Wang, Utell, Schneider, Zareba, Frampton, Oakes, Hopke, Wiltshire, Kane, Peters, Breitner, Chalupa, Rich: "Does total antioxidant capacity modify adverse cardiac responses associated with ambient ultrafine, accumulation mode, and fine particles in patients undergoing cardiac rehabilitation?" in: Environmental research, Vol. 149, pp. 15-22, 2016 (PubMed).

Patel, Akalkotkar, Bivona, Lee, Park, Yu, Colpitts, Vajdy: "Vitamin A or E and a catechin synergize as vaccine adjuvant to enhance immune responses in mice by induction of early interleukin-15 but not interleukin-1β responses." in: Immunology, Vol. 148, Issue 4, pp. 352-62, 2016 (PubMed).

Ciesla, Marona, Kozakowska, Jez, Seczynska, Loboda, Bukowska-Strakova, Szade, Walawender, Kusior, Stepniewski, Szade, Krist, Yagensky, Urbanik, Kazanowska, Dulak, Jozkowicz: "Heme Oxygenase-1 Controls an HDAC4-miR-206 Pathway of Oxidative Stress in Rhabdomyosarcoma." in: Cancer research, Vol. 76, Issue 19, pp. 5707-5718, 2016 (PubMed).

Harisa, Alomrani, Badran: "Simvastatin-loaded nanostructured lipid carriers attenuate the atherogenic risk of erythrocytes in hyperlipidemic rats." in: European journal of pharmaceutical sciences : official journal of the European Federation for Pharmaceutical Sciences, Vol. 96, pp. 62-71, 2016 (PubMed).

Braud, Battault, Meyer, Nascimento, Gaillard, de Sousa, Rahmani, Riva, Armand, Maixent, Reboul: "Antioxidant properties of tea blunt ROS-dependent lipogenesis: beneficial effect on hepatic steatosis in a high fat-high sucrose diet NAFLD obese rat model." in: The Journal of nutritional biochemistry, Vol. 40, pp. 95-104, 2016 (PubMed).

Lao, Jiang, Yun, Qiu, Guo, Huang, Mancini, Gupta, Laucho-Contreras, Naing, Zhang, Perrella, Owen, Silverman, Zhou: "Hhip haploinsufficiency sensitizes mice to age-related emphysema." in: Proceedings of the National Academy of Sciences of the United States of America, Vol. 113, Issue 32, pp. E4681-7, 2016 (PubMed).

Kawano, Murata, Hyodo, Eto, Kosem, Nakata, Hamano, Piao, Narahara, Akahoshi, Hashizume: "Noninvasive mapping of the redox status of dimethylnitrosamine-induced hepatic fibrosis using in vivo dynamic nuclear polarization-magnetic resonance imaging." in: Scientific reports, Vol. 6, pp. 32604, 2016 (PubMed).

Javanbakht, Djalali, Daneshpazhooh, Zarei, Eshraghian, Derakhshanian, Chams-Davatchi: "Evaluation of antioxidant enzyme activity and antioxidant capacity in patients with newly diagnosed pemphigus vulgaris." in: Clinical and experimental dermatology, Vol. 40, Issue 3, pp. 313-7, 2015 (PubMed).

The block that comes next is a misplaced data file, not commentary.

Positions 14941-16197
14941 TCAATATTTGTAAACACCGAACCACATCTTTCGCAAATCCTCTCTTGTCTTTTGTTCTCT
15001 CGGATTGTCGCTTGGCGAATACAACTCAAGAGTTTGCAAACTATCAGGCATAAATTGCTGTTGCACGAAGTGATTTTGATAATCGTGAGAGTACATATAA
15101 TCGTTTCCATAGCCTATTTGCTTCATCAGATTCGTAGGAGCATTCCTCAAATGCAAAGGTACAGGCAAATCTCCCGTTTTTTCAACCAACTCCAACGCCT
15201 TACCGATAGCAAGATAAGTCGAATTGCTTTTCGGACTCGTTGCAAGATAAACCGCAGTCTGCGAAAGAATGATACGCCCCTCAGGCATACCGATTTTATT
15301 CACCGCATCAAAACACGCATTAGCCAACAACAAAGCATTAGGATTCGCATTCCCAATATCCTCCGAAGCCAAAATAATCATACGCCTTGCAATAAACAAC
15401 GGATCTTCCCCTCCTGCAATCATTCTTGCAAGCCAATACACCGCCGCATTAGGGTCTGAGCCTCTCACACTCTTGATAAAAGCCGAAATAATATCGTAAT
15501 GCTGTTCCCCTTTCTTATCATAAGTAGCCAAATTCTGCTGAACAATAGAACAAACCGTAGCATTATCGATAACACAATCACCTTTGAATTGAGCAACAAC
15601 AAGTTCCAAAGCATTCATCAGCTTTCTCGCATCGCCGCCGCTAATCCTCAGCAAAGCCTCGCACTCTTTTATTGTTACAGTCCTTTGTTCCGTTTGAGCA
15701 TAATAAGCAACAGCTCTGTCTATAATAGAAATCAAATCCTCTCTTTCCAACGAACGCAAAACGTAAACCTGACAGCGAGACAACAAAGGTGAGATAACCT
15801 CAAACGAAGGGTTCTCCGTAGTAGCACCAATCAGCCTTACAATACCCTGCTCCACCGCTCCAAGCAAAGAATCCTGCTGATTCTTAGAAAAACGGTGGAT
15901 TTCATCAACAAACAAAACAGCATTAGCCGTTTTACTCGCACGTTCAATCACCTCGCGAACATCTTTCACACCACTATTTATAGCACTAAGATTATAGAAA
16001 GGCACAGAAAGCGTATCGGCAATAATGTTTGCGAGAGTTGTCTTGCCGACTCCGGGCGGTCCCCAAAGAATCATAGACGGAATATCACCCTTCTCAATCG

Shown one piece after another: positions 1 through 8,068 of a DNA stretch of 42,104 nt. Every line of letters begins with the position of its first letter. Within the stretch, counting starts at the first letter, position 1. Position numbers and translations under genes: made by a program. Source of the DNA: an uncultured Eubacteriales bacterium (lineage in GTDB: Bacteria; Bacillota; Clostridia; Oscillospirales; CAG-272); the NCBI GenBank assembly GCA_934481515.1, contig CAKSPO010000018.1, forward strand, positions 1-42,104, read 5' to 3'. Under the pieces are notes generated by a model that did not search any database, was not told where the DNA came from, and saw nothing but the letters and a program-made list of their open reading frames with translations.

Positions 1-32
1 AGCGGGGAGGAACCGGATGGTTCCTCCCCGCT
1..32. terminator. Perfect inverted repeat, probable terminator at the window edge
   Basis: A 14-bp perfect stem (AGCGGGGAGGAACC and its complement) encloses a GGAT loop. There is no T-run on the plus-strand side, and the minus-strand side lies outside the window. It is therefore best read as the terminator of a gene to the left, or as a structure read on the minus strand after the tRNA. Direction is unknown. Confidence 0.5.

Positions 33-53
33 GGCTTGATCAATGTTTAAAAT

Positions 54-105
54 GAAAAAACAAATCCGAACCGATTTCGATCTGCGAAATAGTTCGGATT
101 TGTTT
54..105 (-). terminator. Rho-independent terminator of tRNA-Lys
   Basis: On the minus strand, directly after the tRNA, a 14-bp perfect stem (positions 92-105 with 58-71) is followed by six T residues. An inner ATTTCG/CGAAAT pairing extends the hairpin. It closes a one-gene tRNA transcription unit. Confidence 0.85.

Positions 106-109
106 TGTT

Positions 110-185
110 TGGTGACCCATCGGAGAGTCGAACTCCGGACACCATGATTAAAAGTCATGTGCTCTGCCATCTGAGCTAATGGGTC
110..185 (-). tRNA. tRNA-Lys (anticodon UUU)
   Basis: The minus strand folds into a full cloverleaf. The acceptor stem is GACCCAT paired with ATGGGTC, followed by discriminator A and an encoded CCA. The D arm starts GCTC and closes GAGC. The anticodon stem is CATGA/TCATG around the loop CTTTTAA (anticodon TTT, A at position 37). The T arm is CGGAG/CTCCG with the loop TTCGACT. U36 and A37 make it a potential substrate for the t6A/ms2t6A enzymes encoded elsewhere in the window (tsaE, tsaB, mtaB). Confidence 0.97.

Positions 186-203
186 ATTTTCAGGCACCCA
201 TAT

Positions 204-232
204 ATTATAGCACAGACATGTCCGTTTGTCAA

Antonopoulos, Margaritis, Coutinho, Shirodaria, Psarros, Herdman, Sanna, De Silva, Petrou, Sayeed, Krasopoulos, Lee, Digby, Reilly, Bakogiannis, Tousoulis, Kessler, Casadei, Channon, Antoniades: "Adiponectin as a link between type 2 diabetes and vascular NADPH oxidase activity in the human arterial wall: the regulatory role of perivascular adipose tissue." in: Diabetes, Vol. 64, Issue 6, pp. 2207-19, 2015 (PubMed).

Youn, Chen, Furgeson: "Cytoprotection against beta-amyloid (A?) peptide-mediated oxidative damage and autophagy by Keap1 RNAi in human glioma U87mg cells." in: Neuroscience research, Vol. 94, pp. 70-8, 2015 (PubMed).

Beretta, Folini, Cavalieri, Yan, Fresch, Kaliappan, Hasenöhrl, Richardson, Tinelli, Fery, Caruso, Zaffaroni: "Unravelling "off-target" effects of redox-active polymers and polymer multilayered capsules in prostate cancer cells." in: Nanoscale, Vol. 7, Issue 14, pp. 6261-70, 2015 (PubMed).

Liu, Park, Wu, Li, Tran, Mun, Lee, Hur, Wen, Park: "Shen-Kang protects 5/6 nephrectomized rats against renal injury by reducing oxidative stress through the MAPK signaling pathways." in: International journal of molecular medicine, Vol. 36, Issue 4, pp. 975-84, 2015 (PubMed).

Agar, Dikmen, Ozturk, Yilmaz, Temel, Turkmenoglu: "Comparative Studies on Phenolic Composition, Antioxidant, Wound Healing and Cytotoxic Activities of Selected Achillea L. Species Growing in Turkey." in: Molecules (Basel, Switzerland), Vol. 20, Issue 10, pp. 17976-8000, 2015 (PubMed).

Ni, Zheng, Xiong, Hill, Sun, Gardiner, Fan, Lu, Abel, Greer, Peng: "Mitochondrial Calpain-1 Disrupts ATP Synthase and Induces Superoxide Generation in Type 1 Diabetic Hearts: A Novel Mechanism Contributing to Diabetic Cardiomyopathy." in: Diabetes, Vol. 65, Issue 1, pp. 255-68, 2015 (PubMed).

Alagbonsi, Olayaki, Salman: "Melatonin and vitamin C exacerbate Cannabis sativa-induced testicular damage when administered separately but ameliorate it when combined in rats." in: Journal of basic and clinical physiology and pharmacology, 2015 (PubMed).

Wu, Hafner, Schramel, Kaun, Krychtiuk, Wojta, Boehme, Ullrich, Tretter, Markstaller, Klein: "Cyclic and constant hyperoxia cause inflammation, apoptosis and cell death in human umbilical vein endothelial cells." in: Acta anaesthesiologica Scandinavica, 2015 (PubMed).

Stensland, Kim, Bowring, Collins, Mansfield, Pluske et al.: "A Comparison of Diets Supplemented with a Feed Additive Containing Organic Acids, Cinnamaldehyde and a Permeabilizing Complex, or Zinc Oxide, on Post-Weaning Diarrhoea, Selected Bacterial ..." in: Animals : an open access journal from MDPI, Vol. 5, Issue 4, pp. 1147-68, 2015 (PubMed).

Girgih, Alashi, He, Malomo, Raj, Netticadan, Aluko: "A novel hemp seed meal protein hydrolysate reduces oxidative stress factors in spontaneously hypertensive rats." in: Nutrients, Vol. 6, Issue 12, pp. 5652-66, 2015 (PubMed).